With little in the way of supportive data, the euro has struggled to make gains this week. The euro U.S. dollar exchange rate is trading at $1.1120, its lowest level since the end of last month.
|What do these figures mean?
When measuring the value of a pair of currencies, one set equals 1 unit and the other shows the current equivalent. As the market moves, the amount will vary from minute to minute.
For example, it could be written: 1 EUR = 1.12829 USD
Here, €1 is equivalent to approximately $1.13. This specifically measures the euro’s worth against the dollar. If the U.S. dollar amount increases in this pairing, it’s positive for the euro.
Or, if you were looking at it the other way around: 1 USD = 0.88789 EUR
In this example, $1 is equivalent to approximately €0.89. This measures the U.S. dollar’s worth versus the euro. If the euro number gets larger, it’s good news for the dollar.
Despite Macron’s political party winning a decent majority in the French Parliamentary elections, voter turnout was still extremely low at a mere 42%. With little else to focus on over the start of the week, investors are concerned that Macron may encounter problems with Unions whilst trying to implement his big reforms. Macron’s reforms are pro-business and therefore should, in theory, improve the economic position of France. Problems pushing these reforms through would then limit any upside for the euro.
Whilst it’s been a quiet start to the week for the euro, things are set to pick up as the end of the week approaches. Thursday sees the release of the EU’s consumer confidence data as well as an economic bulletin. Friday sees the release of manufacturing and service sector sentiment indicators for the Eurozone, as well as France’s GDP. Should these data points impress on the upside, the euro could be boosted out of the doldrums.
|Why does strong economic data boost a country’s currency?
|Solid economic indicators point to a strong economy. Strong economies have strong currencies because institutions look to invest in countries where growth prospects are high. These institutions require local currency to invest in the country, thus increasing demand and pushing up the money’s worth. So, when a country or region has good economic news, the value of the currency tends to rise.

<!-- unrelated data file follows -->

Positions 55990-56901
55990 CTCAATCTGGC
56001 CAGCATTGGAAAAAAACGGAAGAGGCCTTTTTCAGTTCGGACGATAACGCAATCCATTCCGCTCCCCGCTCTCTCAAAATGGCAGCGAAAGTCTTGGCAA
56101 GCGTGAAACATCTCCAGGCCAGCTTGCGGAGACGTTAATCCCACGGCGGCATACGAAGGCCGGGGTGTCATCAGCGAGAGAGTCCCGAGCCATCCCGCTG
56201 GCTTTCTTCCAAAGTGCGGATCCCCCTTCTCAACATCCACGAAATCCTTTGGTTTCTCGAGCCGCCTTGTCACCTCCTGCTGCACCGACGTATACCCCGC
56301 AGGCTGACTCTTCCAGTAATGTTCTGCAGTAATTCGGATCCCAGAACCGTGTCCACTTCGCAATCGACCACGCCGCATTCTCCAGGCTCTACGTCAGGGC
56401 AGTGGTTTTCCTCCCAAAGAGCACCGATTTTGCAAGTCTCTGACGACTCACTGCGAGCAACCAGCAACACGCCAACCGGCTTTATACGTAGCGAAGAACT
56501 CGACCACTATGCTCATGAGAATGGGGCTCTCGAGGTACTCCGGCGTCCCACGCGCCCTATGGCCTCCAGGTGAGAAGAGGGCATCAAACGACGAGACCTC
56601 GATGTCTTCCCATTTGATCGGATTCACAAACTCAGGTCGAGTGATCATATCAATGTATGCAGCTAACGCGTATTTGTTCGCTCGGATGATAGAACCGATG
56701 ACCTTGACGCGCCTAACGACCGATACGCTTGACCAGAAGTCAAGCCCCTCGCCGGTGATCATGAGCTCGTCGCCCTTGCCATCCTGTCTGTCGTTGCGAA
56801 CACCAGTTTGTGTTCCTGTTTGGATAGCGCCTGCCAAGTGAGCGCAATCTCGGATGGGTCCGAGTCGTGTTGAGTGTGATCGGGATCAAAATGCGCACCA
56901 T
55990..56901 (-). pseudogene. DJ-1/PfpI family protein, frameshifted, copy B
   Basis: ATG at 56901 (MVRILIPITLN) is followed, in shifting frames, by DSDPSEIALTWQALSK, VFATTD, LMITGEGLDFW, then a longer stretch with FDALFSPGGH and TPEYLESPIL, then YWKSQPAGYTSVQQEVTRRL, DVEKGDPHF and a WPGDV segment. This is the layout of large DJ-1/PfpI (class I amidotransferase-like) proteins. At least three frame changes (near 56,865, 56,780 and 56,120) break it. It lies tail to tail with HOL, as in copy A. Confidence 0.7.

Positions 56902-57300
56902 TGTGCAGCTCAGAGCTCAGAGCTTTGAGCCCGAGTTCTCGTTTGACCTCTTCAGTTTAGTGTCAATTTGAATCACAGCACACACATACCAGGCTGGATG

There has also been little in the way of U.S. economic releases in recent days. However, the dollar has found support in the form of several comments from Federal Reserve officials. For much of the second quarter of this year, investors had been wary of the dollar. Fears that weak U.S. data would prevent the Federal Reserve from increasing interest rates again this year had weighed on sentiment. Yet, despite the continuation of weak economic data, the Federal Reserve have been sounding upbeat regarding the U.S. economy, which has supported hopes of an interest rate rise and, in turn, supported the buck.
|Why do raised interest rates boost a currency’s value?
|Interest rates are key to understanding exchange rate movements. Those who have large sums of money to invest want the highest return on their investments. Higher interest rate environments tend to offer higher yields. So, if the interest rate or at least the interest rate expectation of a country is relatively higher compared to another, then it attracts more foreign capital investment. Large corporations and investors need local currency to invest. More local currency used then boosts the demand of that currency, pushing the value higher.
Earlier in the week, U.S. Federal Reserve official Bill Dudley was very confident of more rate hikes coming, airing his concerns of rate hikes not keeping up and overshooting inflation. Yesterday, Rosengren warned over low interest rates posing a risk to financial stability, which also gave a boost to the dollar as investor consider more hikes could be on the way. Meanwhile, the outlook for today is relatively quiet with macro data that could be interesting to the currency trading increasing on Thursday and Friday.
This article was initially published on TransferWise.com from the same author. The content at Currency Live is the sole opinion of the authors and in no way reflects the views of TransferWise Inc.